Intel's Raspberry Pi-like MinnowBoard Max behind schedule, selling at a premium
It’s been a rough start for Intel’s MinnowBoard Max open-source computer, which has been delayed and is now pricier.
The Max is like the Raspberry Pi, an open-source computer that has taken hobbyists by storm. The Max is a circuit board, with no case, that includes most components of a PC, including a CPU, memory and slots for add-ons such as storage and graphics. It’s designed for people who want to build a basic Linux PC and for software developers looking to write x86 applications.
The Max was due to ship in June, priced at $129 for a board with a dual-core Atom chip and $99 for a single-core board. Two retailers are taking orders for the dual-core board, but they’re asking more than the list price. One of the retailers, Mouser, is selling the board for $146. It estimates the dual-core board will ship on Aug. 4. The other, Tigal in the U.K., is going even higher to €135.60 (US$182). Tigal said it hasn’t determined a delivery date.
The single-core board will be available shortly, an Intel spokesman said in an email interview. The company did not comment on the retailers’ prices.
Apparently, the demand for Max was so high that it disrupted Intel’s product shipment plans, according to the MinnowBoard website.
“The dual-core version is available before the single-core because we ordered them for internal development. Purchasing demand has been so high, however, we decided to release some of those to distributors. Single-core parts will be available in the second run of boards, which will follow shortly,” Intel said on its website.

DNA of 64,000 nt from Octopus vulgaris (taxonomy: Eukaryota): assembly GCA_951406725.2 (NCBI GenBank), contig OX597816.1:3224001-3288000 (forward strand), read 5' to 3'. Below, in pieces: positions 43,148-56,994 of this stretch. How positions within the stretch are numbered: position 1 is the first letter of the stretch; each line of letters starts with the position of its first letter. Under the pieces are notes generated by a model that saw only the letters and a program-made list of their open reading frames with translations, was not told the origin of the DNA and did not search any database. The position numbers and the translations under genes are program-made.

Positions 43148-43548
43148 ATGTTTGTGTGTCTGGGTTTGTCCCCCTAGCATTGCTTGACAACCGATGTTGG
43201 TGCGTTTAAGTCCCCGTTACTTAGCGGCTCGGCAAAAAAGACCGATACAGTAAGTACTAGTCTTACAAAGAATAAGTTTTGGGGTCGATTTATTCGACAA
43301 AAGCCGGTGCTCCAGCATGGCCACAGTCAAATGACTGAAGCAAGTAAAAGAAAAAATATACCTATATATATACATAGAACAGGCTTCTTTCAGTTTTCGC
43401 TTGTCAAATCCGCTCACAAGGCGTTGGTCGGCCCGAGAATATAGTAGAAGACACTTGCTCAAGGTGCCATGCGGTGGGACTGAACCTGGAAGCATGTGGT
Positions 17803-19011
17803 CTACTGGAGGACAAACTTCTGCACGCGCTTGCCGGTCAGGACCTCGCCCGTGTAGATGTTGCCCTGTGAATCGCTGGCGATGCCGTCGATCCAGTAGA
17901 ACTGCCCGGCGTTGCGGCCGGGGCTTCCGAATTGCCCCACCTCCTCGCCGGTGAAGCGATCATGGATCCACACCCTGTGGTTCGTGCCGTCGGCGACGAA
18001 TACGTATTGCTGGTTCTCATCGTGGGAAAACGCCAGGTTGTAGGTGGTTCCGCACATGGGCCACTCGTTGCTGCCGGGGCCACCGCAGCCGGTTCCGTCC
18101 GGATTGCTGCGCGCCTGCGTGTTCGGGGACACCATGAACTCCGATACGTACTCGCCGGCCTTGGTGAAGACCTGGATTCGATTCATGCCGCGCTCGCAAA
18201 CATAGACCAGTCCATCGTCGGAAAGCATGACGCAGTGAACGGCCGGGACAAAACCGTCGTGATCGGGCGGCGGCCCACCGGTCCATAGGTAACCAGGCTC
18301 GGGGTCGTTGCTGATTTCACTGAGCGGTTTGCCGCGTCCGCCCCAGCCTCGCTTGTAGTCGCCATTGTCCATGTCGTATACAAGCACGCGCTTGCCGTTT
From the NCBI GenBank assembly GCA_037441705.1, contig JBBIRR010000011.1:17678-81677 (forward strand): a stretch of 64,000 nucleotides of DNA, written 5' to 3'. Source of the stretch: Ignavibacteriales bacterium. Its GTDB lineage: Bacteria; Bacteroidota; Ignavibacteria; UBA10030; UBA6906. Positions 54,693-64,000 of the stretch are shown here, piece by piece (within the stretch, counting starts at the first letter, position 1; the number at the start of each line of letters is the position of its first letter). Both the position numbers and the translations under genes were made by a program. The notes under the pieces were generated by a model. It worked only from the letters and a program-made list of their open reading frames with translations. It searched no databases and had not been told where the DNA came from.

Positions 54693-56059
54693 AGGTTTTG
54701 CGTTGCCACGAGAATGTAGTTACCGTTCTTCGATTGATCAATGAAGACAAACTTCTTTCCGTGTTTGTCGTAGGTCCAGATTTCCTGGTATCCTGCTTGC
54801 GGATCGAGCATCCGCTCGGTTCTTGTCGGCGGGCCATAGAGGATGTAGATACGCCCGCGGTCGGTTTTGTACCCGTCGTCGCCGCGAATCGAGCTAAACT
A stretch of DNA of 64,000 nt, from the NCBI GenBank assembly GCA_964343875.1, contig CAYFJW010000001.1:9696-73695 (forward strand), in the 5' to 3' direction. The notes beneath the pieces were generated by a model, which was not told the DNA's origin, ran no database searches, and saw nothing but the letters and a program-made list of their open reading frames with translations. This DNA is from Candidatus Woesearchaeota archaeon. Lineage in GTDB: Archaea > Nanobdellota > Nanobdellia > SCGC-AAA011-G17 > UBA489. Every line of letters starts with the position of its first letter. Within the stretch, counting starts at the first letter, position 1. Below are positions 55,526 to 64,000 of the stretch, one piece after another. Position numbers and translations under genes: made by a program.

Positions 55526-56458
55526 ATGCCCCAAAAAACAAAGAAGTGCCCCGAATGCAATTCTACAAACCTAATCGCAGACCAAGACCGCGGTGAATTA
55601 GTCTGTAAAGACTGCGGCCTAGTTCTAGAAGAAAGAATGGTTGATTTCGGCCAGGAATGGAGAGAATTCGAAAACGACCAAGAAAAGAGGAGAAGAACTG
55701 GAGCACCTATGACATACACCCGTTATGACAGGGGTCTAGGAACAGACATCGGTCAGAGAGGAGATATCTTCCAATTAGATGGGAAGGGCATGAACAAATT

Intel is adding more distributors so the board will be available worldwide, the company spokesman said.
The MinnowBoard Max is an upgrade to the original MinnowBoard, which shipped last August with a 4-year-old Atom chip. The new board has Atom E3800 chips based on the latest Bay Trail architecture.
Other features on the board include DDR3 RAM, integrated graphics, a USB 3.0 slot, Gigabit ethernet and HDMI ports, and 8MB of SPI flash memory for system firmware. It also has a PCI-Express 2.0 slot and SATA controllers. Other expansion options include UARTs and GPIO ports.
Like its predecessor, the MinnowBoard Max is open-source hardware, and Intel has published schematics of the board design so it can be easily replicated.
Intel also sells the Galileo Gen2 board, which runs on the Quark CPU. Intel and Microsoft jointly developed the $299 Sharks Cove board, which can be ordered but has not yet shipped.